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What’s on

Among a number of features at the fair, you will find:

Advice from a variety of experts

Colourful early-season plants from some of the UK’s best nurserymen and growers

An abundance of bulbs and plants to buy

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The show has not forgot the ‘honest spud’, find out about the different varieties of potato available, and there will be a variety of seed potatoes and onion sets to buy.

For more information or to book tickets, visit the RHS website here

London Visitors is the official blog for the Visiting London Guide .com website. The website was developed to bring practical advice and the latest up to date news and reviews of events in London.
Since our launch in 2014, we have attracted thousands of readers each month, the site is constantly updated.
We have sections on Museums and Art Galleries, Transport, Food and Drink, Places to Stay, Security, Music, Sport, Books and many more.
There are also hundreds of links to interesting articles on our blog.
To find out more visit the website here

 

A Short Guide to The Regent’s Park

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The Regent’s Park (including Primrose Hill) covers 197 hectares and like most of the other Royal Parks, Regent’s Park was part of the large area of land appropriated by Henry VIII. Marylebone Park, as the area was known, remained a royal domain until 1646. After the Civil War, the land was leased by the crown to tenant farmers until 1811 when the rapidly developing London made the area attractive to building.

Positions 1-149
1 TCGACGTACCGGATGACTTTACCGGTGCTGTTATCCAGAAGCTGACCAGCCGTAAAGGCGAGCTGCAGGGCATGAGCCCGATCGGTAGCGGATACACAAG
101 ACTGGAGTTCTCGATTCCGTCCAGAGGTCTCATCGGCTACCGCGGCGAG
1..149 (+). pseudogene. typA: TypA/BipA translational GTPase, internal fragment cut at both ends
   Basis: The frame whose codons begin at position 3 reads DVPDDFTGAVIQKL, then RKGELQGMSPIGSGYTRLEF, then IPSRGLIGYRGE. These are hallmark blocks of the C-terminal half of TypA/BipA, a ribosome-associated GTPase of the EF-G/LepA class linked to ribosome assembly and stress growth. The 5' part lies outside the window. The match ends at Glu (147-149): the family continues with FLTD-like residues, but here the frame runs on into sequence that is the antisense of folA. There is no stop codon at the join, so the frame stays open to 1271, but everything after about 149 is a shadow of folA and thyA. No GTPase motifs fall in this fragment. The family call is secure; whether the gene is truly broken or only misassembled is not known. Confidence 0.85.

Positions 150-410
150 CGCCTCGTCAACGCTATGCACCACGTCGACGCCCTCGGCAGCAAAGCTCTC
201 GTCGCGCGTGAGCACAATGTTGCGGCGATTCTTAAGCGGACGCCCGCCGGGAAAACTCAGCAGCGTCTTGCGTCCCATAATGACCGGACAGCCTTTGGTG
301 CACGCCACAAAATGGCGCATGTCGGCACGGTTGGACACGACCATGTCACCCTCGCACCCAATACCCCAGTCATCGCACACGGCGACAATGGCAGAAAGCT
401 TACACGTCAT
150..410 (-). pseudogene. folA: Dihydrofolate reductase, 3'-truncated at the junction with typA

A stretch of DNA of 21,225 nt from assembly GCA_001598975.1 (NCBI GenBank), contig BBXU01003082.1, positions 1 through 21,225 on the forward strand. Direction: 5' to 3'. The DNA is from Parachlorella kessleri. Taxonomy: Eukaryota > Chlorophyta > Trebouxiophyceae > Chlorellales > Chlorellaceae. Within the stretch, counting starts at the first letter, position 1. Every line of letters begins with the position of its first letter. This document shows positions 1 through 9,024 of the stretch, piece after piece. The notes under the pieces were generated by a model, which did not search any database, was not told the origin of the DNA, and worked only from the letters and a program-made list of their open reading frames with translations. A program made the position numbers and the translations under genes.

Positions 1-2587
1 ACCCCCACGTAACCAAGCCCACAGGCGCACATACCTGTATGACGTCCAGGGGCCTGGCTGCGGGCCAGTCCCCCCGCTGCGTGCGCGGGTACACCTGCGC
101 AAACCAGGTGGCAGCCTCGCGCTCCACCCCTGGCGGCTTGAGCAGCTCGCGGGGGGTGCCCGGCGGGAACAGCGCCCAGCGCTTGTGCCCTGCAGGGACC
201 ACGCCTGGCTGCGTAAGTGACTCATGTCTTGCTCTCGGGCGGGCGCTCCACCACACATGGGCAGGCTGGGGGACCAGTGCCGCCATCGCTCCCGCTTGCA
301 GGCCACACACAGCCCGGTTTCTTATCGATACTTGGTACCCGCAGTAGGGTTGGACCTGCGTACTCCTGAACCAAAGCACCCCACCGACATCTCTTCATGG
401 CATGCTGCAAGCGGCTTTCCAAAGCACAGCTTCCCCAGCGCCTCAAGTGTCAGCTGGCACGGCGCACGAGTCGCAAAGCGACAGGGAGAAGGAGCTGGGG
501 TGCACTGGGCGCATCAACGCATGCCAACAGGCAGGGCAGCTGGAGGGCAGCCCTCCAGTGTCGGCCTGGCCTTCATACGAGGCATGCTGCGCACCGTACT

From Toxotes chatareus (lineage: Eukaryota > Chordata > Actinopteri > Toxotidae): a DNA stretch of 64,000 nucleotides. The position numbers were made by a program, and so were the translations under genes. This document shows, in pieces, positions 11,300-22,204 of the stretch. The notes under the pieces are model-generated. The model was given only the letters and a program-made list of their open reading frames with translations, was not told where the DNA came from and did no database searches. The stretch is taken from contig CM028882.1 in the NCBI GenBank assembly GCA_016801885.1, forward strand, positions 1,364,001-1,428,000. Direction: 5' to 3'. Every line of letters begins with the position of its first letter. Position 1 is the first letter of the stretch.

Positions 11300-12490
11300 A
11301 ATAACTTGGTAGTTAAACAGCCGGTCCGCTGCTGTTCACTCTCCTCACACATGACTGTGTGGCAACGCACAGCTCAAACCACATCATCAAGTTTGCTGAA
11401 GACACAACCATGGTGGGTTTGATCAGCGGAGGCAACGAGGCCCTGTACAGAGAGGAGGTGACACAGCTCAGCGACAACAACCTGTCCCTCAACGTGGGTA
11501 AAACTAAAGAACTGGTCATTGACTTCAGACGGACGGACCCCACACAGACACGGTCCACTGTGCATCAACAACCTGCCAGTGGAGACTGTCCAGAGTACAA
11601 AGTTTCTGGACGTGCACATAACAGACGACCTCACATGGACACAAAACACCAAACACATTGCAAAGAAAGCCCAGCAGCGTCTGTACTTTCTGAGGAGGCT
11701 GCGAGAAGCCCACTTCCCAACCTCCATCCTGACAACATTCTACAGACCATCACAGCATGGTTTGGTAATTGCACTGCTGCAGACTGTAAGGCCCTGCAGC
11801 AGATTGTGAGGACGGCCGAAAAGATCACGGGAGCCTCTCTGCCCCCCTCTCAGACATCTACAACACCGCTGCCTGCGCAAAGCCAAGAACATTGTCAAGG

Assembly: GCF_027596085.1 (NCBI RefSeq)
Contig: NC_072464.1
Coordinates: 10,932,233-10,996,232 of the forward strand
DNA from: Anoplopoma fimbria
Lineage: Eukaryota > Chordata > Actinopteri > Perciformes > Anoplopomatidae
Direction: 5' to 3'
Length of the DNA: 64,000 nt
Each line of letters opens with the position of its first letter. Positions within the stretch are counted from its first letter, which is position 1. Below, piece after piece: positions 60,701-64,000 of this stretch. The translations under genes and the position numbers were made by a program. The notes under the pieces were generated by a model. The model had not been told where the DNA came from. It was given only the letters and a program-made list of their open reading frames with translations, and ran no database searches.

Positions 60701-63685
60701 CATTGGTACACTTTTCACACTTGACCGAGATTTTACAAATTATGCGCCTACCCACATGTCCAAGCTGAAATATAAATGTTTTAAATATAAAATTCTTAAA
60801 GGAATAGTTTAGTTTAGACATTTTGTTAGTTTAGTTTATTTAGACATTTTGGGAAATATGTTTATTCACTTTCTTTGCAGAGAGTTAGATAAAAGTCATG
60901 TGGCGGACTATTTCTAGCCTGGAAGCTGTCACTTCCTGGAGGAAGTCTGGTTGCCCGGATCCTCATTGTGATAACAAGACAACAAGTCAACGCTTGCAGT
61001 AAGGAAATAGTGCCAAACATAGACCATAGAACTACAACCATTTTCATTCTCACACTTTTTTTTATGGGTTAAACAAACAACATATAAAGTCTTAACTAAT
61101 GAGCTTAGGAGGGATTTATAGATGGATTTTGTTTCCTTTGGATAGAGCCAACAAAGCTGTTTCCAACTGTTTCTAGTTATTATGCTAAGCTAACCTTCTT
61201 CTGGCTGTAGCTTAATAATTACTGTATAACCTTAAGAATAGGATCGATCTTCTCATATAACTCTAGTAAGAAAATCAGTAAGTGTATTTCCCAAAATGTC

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John Nash, architect to the crown and friend of the Prince Regent developed a masterplan for Regent’s Park which included a huge circle with a lake, a canal and the new royal residence inside. There was also a plan for 56 villas in the park and a series of grand Regency terraces around it.

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Although the masterplan was never completed, many elements of Nash’s scheme survived with eight villa’s and a series of grand Regency terraces built. The park was only used originally by the residents of the villas and terraces until 1835, when the east side the park was open to the public.

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The park was little changed for 150 years until formal Rose beds were developed in Queen Mary’s Gardens in 1930s.

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Running through the northern end of the park is the Regent’s Canal and it borders on London Zoo, but much of the park is open parkland with a wide range of facilities including gardens, a lake with a boating area, sports pitches, and children’s playgrounds.

See Video Review here

For more information, visit the Royal Parks website here

London Visitors is the official blog for the Visiting London Guide .com website. The website was developed to bring practical advice and latest up to date news and reviews of events in London.
Since our launch in January 2014, we have attracted thousands of readers each month, the site is constantly updated.
We have sections on Museums and Art Galleries, Transport, Food and Drink, Places to Stay, Security, Music, Sport, Books and many more.
There are also hundreds of links to interesting articles on our blog.
To find out more visit the website
here

A Short Guide to Green Park

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The Green Park covers 40 acres and links St James’s Park and Hyde Park, the park has no buildings but is full of mature trees and grassland. It is a popular route for those visiting Buckingham Palace from the Green Park underground station which is located at the edge of the park.